The easiest way to grow an audience

It turns out in order to sell out Vivint Smart Home Arena, you need to fill it with 18,306 people.

Not 18,307 or a million. 18,306 people that are willing to come see your performance.

By contrast, if you wanted to fill Great Saltair, you need 4,600 fans.

The point is, that even the biggest names have a max capacity.

Because they are not for everyone, they are for someone. Including you. Which means…

Don’t worry about the size of the venue, worry about making a difference. Take the audience you have and make something for them that is worth sharing with their friends.

Much easier than trying to stand on the street corner and shout from the top of your lungs.

Makes something that brings status and that creates scarcity. Solve an interesting problem for those you seek to serve. Do it in a generous way.

Drip by drip.

Dog days of summer

The reason why we complain about the heat isn’t that we are uncomfortable, it’s because there is nothing we can do to change it.

We can’t ask the sun to turn down the temperature.

The thing is, we tend to complain about things that are out of our control. Because…

Our time, energy, attention are all finite resources. Because inconvenience and being uncomfortable brings tension that can’t be resolved.

The best answer I can give is to wear some sunscreen, find some shade and continue to do your work.

Your time isn’t being well spent complaining about things you can’t change. And with things you can, they need your attention.

Drawing a bigger box

When hearing someone else’s story it’s tempting to think how does this pertain to me?

How does this information fit my worldview?

The alternative is, we simply listen.

Take good notes, ignore the internal narrative, resist the incessant need to think of the next thing to say…

When we draw a bigger box, our ability to lead grows.

The optimist problem

As the Stockdale Paradox says:

The optimists. Oh, they were the ones who said, ‘We’re going to be out by Christmas.’ And Christmas would come, and Christmas would go. Then they’d say, ‘We’re going to be out by Easter.’ And Easter would come, and Easter would go. And then Thanksgiving, and then it would be Christmas again. And they died of a broken heart. This is a very important lesson. You must never confuse faith that you will prevail in the end–-which you can never afford to lose–-with the discipline to confront the most brutal facts of your current reality, whatever they might be.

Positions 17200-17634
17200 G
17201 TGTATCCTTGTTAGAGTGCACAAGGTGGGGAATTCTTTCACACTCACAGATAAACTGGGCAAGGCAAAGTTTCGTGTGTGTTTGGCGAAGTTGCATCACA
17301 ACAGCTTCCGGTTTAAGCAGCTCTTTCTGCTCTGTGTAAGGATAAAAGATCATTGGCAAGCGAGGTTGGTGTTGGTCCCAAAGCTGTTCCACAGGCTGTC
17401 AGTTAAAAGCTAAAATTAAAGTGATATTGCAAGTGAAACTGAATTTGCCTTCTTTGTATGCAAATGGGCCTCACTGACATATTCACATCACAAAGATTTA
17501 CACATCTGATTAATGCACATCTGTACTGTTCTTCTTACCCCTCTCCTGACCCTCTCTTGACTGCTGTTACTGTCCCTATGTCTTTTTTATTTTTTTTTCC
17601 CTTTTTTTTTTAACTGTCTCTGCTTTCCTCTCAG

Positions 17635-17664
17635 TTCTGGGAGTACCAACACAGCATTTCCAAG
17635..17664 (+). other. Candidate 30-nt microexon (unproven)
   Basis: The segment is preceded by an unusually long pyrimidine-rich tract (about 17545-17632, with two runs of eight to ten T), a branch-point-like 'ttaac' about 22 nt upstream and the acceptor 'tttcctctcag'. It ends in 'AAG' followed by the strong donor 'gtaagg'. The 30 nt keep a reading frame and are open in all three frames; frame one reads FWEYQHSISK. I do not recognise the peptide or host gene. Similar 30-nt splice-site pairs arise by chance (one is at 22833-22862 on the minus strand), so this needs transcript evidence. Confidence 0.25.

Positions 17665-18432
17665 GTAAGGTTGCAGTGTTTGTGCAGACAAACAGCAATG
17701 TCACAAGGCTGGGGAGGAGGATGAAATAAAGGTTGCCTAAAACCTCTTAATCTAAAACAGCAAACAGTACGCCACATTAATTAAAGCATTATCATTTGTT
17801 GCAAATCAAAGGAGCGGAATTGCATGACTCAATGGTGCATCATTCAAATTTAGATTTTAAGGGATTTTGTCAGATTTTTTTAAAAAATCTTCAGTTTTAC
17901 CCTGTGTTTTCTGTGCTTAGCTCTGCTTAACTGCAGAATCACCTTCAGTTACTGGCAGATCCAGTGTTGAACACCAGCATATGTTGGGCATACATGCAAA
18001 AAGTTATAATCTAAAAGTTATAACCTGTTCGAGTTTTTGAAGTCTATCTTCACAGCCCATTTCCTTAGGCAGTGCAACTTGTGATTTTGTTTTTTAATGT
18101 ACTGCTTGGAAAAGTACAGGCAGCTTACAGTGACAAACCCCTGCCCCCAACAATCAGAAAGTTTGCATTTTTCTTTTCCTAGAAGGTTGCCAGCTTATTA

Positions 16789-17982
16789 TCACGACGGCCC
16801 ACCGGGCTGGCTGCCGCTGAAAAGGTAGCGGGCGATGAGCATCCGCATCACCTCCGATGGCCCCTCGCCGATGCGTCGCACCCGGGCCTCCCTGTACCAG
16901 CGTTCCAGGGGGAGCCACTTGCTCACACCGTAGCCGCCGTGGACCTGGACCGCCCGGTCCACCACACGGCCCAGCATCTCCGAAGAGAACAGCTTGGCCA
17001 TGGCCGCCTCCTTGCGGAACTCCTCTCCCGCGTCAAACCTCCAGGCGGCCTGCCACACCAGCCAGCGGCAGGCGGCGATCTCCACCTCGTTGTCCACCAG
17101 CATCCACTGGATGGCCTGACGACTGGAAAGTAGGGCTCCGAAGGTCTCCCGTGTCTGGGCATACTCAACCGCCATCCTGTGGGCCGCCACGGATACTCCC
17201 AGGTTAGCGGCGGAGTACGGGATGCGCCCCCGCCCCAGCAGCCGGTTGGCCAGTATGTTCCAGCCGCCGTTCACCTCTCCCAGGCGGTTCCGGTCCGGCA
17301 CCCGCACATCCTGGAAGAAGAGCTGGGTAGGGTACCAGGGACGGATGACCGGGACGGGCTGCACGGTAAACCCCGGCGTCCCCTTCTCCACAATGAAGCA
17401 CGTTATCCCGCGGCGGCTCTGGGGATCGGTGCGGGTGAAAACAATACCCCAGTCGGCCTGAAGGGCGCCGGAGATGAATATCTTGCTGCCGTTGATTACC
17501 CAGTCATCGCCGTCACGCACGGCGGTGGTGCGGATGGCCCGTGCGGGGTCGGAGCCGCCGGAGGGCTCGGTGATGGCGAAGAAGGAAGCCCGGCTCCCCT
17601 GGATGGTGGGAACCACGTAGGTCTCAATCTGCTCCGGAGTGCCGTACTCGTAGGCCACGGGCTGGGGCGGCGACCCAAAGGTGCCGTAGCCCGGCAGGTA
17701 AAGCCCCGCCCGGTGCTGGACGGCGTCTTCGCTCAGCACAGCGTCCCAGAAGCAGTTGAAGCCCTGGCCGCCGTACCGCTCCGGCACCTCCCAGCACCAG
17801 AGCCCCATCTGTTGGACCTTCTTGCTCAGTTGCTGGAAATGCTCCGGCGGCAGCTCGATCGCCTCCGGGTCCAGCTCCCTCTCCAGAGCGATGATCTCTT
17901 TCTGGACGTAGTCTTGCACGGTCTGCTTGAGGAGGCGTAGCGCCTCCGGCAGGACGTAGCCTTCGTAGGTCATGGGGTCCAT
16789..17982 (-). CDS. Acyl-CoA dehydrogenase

Sound familiar?

“If we just get to November…” or “When we get a vaccine…” or “When unemployment comes…”

Look, there are many people who are hurting right now and so many that have died from the tragedy.

I’m an optimist and I have no doubt that the generous voices of the world will eventually prevail.


I’m happier when I put power into the narrative that this story is not over and I know in the end I will prevail; rather than surrendering my happiness into someone else’s hands.

Information isn’t the problem

It turns out facts are not the roadblock to learning. There are plenty of facts to go around. We have more information at the tips of our fingers than anyone could ever have ever imagined 200 years ago.

Which means understanding the world is not knowing all the facts. Otherwise, no one would ever have a pulse on what is going.